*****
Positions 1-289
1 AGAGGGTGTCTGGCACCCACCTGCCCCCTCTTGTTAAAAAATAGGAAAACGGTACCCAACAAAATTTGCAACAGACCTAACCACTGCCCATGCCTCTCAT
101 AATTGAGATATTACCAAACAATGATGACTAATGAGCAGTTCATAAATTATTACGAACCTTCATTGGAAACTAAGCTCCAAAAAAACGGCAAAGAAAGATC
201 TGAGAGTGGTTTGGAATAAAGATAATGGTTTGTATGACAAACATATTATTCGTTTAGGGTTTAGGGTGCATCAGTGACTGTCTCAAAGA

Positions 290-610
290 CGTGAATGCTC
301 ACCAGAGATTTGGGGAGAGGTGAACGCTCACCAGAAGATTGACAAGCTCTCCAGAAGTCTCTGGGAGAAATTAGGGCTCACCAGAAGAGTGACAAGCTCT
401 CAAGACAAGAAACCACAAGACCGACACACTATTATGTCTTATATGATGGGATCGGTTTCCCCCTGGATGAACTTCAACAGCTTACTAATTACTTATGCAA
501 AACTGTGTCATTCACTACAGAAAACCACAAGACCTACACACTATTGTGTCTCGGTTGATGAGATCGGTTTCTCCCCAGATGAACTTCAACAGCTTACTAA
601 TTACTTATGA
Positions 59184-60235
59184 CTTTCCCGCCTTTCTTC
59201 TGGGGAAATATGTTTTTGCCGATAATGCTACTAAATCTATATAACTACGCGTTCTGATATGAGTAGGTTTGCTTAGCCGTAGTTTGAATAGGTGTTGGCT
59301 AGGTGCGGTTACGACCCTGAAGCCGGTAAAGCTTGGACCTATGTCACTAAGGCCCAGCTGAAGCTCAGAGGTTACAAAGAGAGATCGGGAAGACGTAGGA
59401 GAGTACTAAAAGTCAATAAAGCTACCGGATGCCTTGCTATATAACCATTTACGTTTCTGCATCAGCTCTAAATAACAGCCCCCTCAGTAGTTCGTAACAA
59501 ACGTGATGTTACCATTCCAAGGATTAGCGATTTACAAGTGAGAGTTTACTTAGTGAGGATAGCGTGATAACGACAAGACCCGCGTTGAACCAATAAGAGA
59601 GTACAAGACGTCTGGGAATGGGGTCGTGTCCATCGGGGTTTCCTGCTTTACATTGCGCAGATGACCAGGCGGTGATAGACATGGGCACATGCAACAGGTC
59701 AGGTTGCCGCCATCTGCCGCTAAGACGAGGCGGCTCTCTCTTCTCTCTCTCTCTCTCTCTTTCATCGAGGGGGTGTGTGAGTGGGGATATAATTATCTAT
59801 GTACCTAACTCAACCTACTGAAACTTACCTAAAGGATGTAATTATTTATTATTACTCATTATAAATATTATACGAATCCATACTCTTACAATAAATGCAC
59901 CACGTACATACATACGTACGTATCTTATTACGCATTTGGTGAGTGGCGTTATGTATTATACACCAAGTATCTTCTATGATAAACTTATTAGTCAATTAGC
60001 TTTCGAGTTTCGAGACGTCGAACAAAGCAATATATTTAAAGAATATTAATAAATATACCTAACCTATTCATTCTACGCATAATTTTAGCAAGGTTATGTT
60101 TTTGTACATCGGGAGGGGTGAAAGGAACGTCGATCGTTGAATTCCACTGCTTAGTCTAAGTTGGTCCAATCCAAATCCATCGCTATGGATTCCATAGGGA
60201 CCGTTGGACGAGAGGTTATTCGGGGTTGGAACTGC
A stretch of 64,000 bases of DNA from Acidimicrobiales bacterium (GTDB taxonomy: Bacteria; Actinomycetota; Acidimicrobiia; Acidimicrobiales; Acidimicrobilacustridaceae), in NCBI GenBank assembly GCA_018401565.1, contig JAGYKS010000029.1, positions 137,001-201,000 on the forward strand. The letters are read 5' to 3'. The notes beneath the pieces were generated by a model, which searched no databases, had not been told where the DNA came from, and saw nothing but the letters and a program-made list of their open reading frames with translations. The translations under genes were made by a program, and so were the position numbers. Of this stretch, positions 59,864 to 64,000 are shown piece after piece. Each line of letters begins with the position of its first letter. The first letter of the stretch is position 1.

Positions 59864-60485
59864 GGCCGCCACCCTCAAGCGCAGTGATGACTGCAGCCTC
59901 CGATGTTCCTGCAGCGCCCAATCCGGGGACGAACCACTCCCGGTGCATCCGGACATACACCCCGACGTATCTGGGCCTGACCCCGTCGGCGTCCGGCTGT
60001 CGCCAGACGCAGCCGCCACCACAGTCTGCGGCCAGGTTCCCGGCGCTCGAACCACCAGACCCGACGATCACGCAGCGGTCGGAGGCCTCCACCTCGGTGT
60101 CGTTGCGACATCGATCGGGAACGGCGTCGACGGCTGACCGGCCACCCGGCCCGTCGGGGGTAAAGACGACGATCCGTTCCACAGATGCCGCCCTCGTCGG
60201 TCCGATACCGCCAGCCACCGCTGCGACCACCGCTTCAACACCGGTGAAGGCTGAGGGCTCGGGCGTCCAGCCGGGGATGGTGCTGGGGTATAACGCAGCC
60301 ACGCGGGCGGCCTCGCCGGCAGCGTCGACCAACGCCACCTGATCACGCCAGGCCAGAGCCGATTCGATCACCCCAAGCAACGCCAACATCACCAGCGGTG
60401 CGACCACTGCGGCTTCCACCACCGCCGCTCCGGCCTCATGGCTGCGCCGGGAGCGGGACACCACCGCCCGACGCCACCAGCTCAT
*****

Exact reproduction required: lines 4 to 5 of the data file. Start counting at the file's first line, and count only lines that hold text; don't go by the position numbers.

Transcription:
201 TGAGAGTGGTTTGGAATAAAGATAATGGTTTGTATGACAAACATATTATTCGTTTAGGGTTTAGGGTGCATCAGTGACTGTCTCAAAGA

Positions 290-610